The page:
Magazine article Management Today

MT Profile: The Sharp End - One Man and His Dogs

Magazine article Management Today

MT Profile: The Sharp End - One Man and His Dogs

Article excerpt

Chasing after pampered pets with poo bags is not for canine creche worker Dave Waller.

'Who let the dogs out?' That's one cry I hope I won't be hearing today I'm off to Bermondsey, south-east London, to Cats, Dogs & Peace of Mind, a canine creche.

Yep, you read that right. Dogs get dropped off here to pass the day sniffing their peers' rears, while their 'masters' go off to earn enough to keep their hounds in Boneos. Such a concept may sound barking mad, but business is booming. CDPoM has been doing home pet visits since 1999, opened the creche last year, and now plays host to as many as 20 dogs - charging from pounds 24 a day per dog. Staff salaries start at pounds 15,000, rising to pounds 35,000 for an experienced hand.

I walk into an open-plan room: one side is the office (where a woman sits processing invoices next to a massive German Shepherd in a muzzle), the other half is a gated wood-floored area where the dogs play. In a regular nursery this would be strewn with toy cars and tea sets, and pictures the kids had produced. Here, there's a knotted rope and a squeaky toy, and a trail of wee a dog has produced (quickly mopped, I hasten to add).

Opening the gate, I get my first lesson: don't walk in holding a hot coffee. Whenever someone new enters the pen, it all kicks off and I'm suddenly surrounded by seven barking beasts jostling for a whiff of this latest wonder. A terrier leaps at my crotch and I recoil, accidentally pouring steaming liquid on its head.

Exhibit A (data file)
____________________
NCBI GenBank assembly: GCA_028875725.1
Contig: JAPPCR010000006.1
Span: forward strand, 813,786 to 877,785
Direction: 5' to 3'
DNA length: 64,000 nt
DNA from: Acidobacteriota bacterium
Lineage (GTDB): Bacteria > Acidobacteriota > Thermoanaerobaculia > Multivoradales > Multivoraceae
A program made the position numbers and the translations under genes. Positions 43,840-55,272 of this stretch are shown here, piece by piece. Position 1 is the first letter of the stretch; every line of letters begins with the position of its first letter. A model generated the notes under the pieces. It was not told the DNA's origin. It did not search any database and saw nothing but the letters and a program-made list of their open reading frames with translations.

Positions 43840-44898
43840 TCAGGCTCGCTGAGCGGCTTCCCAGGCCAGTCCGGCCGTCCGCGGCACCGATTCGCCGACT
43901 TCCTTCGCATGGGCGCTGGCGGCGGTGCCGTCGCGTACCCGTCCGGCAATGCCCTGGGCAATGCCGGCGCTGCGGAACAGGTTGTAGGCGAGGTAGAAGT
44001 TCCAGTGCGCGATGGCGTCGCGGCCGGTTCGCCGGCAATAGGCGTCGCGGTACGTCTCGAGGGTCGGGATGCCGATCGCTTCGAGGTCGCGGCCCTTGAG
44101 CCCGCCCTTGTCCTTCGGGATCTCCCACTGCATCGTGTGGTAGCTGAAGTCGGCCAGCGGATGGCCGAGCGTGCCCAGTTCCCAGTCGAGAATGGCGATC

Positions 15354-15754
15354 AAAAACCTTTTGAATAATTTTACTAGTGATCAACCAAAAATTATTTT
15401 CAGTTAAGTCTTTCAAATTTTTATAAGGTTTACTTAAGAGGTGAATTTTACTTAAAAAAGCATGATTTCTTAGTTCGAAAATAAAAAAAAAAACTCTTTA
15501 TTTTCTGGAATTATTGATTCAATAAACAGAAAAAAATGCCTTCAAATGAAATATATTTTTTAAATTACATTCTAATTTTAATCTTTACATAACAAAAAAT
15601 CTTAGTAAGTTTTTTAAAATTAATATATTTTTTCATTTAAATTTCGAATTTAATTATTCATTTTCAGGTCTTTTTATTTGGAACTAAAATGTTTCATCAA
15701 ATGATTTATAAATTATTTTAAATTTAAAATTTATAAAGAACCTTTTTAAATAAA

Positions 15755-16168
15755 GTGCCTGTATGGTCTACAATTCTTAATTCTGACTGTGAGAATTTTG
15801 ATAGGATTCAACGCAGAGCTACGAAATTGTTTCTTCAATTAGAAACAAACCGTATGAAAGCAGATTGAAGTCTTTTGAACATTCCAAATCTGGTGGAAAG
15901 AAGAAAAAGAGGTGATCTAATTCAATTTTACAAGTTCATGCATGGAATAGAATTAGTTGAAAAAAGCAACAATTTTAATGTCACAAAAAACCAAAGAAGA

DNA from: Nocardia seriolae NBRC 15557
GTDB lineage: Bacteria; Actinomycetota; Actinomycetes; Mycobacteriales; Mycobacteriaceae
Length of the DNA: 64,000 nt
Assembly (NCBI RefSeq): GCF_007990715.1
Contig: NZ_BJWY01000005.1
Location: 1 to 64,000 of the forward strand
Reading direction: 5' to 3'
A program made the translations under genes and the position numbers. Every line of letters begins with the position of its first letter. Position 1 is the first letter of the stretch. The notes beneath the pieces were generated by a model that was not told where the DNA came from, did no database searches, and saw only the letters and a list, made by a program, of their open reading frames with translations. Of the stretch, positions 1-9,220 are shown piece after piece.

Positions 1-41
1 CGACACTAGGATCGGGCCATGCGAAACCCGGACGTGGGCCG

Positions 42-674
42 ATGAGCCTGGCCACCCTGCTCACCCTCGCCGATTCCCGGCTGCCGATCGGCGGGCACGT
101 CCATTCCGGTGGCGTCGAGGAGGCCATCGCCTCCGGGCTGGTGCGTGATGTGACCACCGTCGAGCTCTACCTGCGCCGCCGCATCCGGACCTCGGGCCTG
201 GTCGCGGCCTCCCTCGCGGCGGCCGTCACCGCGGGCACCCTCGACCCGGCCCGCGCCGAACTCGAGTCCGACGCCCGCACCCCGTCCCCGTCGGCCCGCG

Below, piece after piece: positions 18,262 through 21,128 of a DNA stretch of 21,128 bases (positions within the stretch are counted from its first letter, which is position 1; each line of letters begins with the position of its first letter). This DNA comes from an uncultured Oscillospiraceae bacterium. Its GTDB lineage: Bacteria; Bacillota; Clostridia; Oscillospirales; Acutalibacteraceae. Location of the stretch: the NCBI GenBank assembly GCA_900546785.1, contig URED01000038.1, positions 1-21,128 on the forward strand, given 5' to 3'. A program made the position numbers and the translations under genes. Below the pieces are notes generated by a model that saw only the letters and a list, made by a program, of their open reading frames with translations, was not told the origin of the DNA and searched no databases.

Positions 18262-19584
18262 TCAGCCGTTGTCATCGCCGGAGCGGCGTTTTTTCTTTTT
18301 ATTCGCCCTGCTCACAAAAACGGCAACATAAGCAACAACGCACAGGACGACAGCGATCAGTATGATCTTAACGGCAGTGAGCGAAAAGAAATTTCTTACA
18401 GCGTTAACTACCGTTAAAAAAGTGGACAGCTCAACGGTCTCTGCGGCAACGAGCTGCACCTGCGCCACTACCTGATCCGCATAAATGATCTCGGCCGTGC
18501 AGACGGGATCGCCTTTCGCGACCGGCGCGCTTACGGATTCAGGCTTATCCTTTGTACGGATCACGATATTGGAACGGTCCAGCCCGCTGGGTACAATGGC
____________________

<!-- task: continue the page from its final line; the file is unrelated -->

My first task is to join CDPoM stalwarts Natascha and Peter in taking this lot for walkies, through the housing estates of Bermondsey to Southwark Park. Natascha tells me the first rule of dog club: never leave the creche without poo bags. Other rules: keep the leads short, and don't let them play near the road. As the new boy, I'm given the terrier and a dachshund called Hercules. Natascha tells me she once had to handle a Great Dane from Sri Lanka that had just come out of quarantine. It was built like a horse. Even with a muzzle, two leads and a harness it was still too much.

Peter is a Hungarian dog-lover, now five months into his first job in the UK. 'The dogs really come to love you and even cry when they have to leave,' he says. 'It's a really big compliment. …

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